Ideas to Action:

Independent research for global prosperity

Publications

 

American Agriculture's Long Reach Brief Cover
June 26, 2017

American Agriculture’s Long Reach: Why the Farm Bill Matters for Development

A healthy US agricultural sector is critical to global food security. American farmers help keep food affordable around the world, but they also receive public assistance that too often comes at the expense of American taxpayers and consumers, as well as millions of poor farmers in developing countries. While the farm bill is not the primary vehicle for setting policy on biofuels or antibiotic use, Congress could use the legislation to advance smart policy changes that set the stage for broader reforms.

Global Agriculture book cover
June 26, 2017

Global Agriculture and the American Farmer: Opportunities for US Leadership

In Global Agriculture and the American Farmer, Kimberly Elliott focuses on three policy areas that are particularly damaging for developing countries: traditional agricultural subsidy and trade policies that support the incomes of American farmers at the expense of farmers elsewhere; the biofuels mandate, which in its current form can contribute to market volatility while doing little if anything to mitigate climate change; and weak regulation of antibiotic use in livestock, which contributes to the global spread of drug-resistant super bugs. While noting that broad reforms are needed to fix these problems, Elliott also identifies practical steps that US policymakers could take in the relatively short run to improve farm policies—for American taxpayers and consumers as well as for the poor and vulnerable in developing countries.

June 21, 2017

Measuring Rents from Public Employment: Regression Discontinuity Evidence from Kenya - Working Paper 457

Public employees in many developing economies earn much higher wages than similar private-sector workers. These wage premia may reflect an efficient return to effort or unobserved skills, or an inefficient rent causing labor misallocation. To distinguish these explanations, we exploit the Kenyan government’s algorithm for hiring eighteen-thousand new teachers in 2010 in a regression discontinuity design. Fuzzy regression discontinuity estimates yield a civil-service wage premium of over 100 percent (not attributable to observed or unobserved skills), but no effect on motivation, suggesting rent-sharing as the most plausible explanation for the wage premium.

Nicholas Barton , Tessa Bold and Justin Sandefur
June 20, 2017

“The Evidence” About “What Works” in Education: Graphs to Illustrate External Validity and Construct Validity

Currently, the bulk of the new empirical work on estimating the impact on learning of various education projects/ programmes/policies, while based on sound principles of estimating causal impacts, is far too inadequately theorised and specified to be of much immediate and direct use in formulating effective action to accelerate learning. The RISE research agenda is moving forward by: (a) embedding research into a prior diagnostic of the overall system, (b) evaluating on-going attempts at education reform at scale, (c) specifying the details of programme/project/policy design, and (d) acknowledging that policy relevant learning is itself part of the system.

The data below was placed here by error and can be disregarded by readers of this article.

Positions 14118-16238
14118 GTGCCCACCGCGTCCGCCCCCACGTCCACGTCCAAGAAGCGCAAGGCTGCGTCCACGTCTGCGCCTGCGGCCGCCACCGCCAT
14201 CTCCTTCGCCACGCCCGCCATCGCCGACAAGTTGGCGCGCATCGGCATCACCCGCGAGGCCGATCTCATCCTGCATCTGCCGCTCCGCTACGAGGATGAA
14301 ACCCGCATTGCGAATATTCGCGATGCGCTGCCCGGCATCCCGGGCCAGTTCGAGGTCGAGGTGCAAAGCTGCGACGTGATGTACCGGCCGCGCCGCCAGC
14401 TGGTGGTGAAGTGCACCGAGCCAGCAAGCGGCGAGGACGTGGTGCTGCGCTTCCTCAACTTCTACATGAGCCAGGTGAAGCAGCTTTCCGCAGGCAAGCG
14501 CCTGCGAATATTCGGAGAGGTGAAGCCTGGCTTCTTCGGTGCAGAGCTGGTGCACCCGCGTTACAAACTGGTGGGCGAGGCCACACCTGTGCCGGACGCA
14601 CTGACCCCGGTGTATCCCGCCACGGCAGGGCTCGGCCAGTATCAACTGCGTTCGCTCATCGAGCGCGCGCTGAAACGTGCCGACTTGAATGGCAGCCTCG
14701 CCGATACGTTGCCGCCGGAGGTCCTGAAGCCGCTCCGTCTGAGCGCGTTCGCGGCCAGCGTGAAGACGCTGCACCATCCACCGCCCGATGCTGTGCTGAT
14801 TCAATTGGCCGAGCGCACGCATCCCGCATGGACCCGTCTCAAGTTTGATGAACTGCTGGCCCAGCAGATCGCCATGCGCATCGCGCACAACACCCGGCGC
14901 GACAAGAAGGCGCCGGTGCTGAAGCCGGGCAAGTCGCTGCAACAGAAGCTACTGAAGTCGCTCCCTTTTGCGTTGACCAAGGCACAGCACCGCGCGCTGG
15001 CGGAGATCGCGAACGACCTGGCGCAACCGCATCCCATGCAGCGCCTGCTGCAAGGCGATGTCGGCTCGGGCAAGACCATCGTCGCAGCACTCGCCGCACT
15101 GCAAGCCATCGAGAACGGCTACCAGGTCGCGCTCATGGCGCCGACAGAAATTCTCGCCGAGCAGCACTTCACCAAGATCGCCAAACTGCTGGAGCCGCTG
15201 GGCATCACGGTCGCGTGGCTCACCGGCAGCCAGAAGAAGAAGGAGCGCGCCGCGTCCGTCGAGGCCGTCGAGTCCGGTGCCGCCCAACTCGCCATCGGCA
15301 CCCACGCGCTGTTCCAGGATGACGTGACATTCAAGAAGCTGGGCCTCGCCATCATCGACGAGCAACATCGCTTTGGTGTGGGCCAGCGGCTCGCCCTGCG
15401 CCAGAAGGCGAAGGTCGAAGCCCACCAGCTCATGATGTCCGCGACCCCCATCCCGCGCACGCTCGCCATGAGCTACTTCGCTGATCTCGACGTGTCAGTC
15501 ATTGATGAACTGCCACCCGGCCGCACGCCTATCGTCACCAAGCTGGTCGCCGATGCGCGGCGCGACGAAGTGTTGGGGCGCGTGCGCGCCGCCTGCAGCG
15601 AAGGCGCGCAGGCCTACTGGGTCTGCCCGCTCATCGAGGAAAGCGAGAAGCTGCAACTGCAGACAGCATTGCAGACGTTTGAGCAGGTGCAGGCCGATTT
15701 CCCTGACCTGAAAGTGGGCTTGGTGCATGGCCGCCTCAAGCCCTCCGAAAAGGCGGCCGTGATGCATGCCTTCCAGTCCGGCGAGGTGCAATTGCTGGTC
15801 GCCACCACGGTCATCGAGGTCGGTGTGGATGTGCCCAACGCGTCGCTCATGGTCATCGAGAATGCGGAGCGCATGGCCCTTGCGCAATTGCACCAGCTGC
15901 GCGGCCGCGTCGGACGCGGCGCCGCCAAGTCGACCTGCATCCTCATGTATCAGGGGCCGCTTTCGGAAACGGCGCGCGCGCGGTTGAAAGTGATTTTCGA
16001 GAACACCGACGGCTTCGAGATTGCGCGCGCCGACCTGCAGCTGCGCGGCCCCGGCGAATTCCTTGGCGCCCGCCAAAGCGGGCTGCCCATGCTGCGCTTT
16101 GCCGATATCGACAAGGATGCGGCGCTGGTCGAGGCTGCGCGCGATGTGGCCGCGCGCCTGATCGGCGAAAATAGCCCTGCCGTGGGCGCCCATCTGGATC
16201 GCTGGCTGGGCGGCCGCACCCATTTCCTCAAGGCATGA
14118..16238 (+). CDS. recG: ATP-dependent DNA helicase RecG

Results Not Receipts book cover
June 19, 2017

Results Not Receipts: Counting the Right Things in Aid and Corruption

Results Not Receipts explores how an important and justified focus on corruption is damaging the potential for aid to deliver results. Noting the costs of the standard anticorruption tools of fiduciary controls and centralized delivery, Results Not Receipts urges a different approach to tackling corruption in development: focus on outcomes.

Cover of Results Not Receipts Brief
June 19, 2017

Results Not Receipts: Counting the Right Things in Aid and Corruption (Brief)

Results Not Receipts explores how an important and justified focus on corruption is damaging the potential for aid to deliver results. Noting the costs of the standard anticorruption tools of fiduciary controls and centralized delivery, Results Not Receipts urges a different approach to tackling corruption in development: focus on outcomes.

Women Peacekeepers brief cover
June 14, 2017

Safer Women, Safer World

Having more women peacekeepers is linked with large reductions in sexual misconduct by peacekeepers and more sustainable peace. The UN could potentially raise the proportion of women peacekeepers to 20 percent for around $75 million.A small multilateral trust fund would offer supplementary payments to troop contributingcountries for each woman peacekeeper provided.

June 13, 2017

Five Key Findings from Why Forests? Why Now? The Science, Economics, and Politics of Tropical Forests and Climate Change

1. Achieving climate stability requires conservation of tropical forests. 2. Protecting tropical forests could lower the overall costs and accelerate the achievement of global climate stability. 3. Forests generate many non-climate goods and services that are essential to meeting sustainable development goals. 4. Advances in technology have made stopping forest loss feasible. 5. Rich countries and international organizations should act now to scale up REDD+ payment-for-performance agreements.

June 8, 2017

Investing UK Aid in a Global Skills Partnership: Better Health at Home and Abroad

 A Global Skills Partnership combines training funded by donors with pre-agreed arrangements for qualified graduates to work temporarily overseas, usually in the donor country. This paper shows through one hypothetical example how a GSP for a specific sector (nursing) financed by a specific donor (the UK) delivering training in a specific country (Malawi) addresses critical nursing shortages in both countries.